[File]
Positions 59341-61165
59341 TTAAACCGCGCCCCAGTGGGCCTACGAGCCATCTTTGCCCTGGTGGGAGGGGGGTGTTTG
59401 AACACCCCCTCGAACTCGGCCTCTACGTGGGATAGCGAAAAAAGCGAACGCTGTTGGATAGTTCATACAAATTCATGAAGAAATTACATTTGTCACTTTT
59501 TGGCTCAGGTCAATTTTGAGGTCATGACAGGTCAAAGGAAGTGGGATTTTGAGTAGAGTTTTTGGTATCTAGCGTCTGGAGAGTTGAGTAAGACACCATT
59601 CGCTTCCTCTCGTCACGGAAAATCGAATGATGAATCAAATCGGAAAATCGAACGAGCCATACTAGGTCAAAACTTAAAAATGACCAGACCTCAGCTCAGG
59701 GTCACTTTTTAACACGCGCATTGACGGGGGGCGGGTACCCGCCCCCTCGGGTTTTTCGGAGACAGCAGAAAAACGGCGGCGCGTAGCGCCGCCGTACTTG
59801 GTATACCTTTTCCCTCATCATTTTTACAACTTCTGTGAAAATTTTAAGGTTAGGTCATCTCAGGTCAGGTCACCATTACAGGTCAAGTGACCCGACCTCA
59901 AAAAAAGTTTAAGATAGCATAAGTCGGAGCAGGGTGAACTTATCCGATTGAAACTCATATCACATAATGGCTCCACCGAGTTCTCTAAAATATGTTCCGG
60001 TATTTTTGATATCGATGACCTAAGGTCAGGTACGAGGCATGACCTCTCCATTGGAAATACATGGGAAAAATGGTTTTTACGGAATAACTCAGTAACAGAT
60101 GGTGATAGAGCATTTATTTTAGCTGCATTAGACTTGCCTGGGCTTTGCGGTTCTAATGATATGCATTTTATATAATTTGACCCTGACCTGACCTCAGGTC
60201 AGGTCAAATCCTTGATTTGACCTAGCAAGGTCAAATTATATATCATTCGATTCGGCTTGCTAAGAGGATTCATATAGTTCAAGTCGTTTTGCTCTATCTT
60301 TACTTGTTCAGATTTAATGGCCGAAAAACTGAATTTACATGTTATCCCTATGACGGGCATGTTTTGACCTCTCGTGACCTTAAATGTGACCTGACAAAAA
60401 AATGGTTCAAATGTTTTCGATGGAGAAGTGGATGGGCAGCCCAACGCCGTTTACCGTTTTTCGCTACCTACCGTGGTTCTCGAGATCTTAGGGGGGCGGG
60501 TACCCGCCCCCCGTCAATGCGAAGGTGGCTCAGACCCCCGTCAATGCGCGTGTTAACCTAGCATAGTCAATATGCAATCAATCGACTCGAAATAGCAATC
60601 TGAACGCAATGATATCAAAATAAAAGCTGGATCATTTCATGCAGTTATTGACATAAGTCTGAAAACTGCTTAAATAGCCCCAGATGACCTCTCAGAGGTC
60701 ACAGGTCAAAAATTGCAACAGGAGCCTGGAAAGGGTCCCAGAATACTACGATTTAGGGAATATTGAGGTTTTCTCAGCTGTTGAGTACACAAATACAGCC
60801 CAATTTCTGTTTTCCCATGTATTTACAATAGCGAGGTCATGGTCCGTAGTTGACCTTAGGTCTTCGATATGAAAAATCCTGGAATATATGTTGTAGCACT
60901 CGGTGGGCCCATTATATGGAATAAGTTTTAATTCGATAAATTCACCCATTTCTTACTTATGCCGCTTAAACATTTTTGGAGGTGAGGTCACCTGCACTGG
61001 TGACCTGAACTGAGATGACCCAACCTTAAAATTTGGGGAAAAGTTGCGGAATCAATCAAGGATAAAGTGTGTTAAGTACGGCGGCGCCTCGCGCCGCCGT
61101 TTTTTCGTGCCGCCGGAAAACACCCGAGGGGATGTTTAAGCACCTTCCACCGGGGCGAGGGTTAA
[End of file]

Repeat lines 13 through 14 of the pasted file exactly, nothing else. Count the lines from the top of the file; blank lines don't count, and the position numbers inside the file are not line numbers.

60401 AATGGTTCAAATGTTTTCGATGGAGAAGTGGATGGGCAGCCCAACGCCGTTTACCGTTTTTCGCTACCTACCGTGGTTCTCGAGATCTTAGGGGGGCGGG
60501 TACCCGCCCCCCGTCAATGCGAAGGTGGCTCAGACCCCCGTCAATGCGCGTGTTAACCTAGCATAGTCAATATGCAATCAATCGACTCGAAATAGCAATC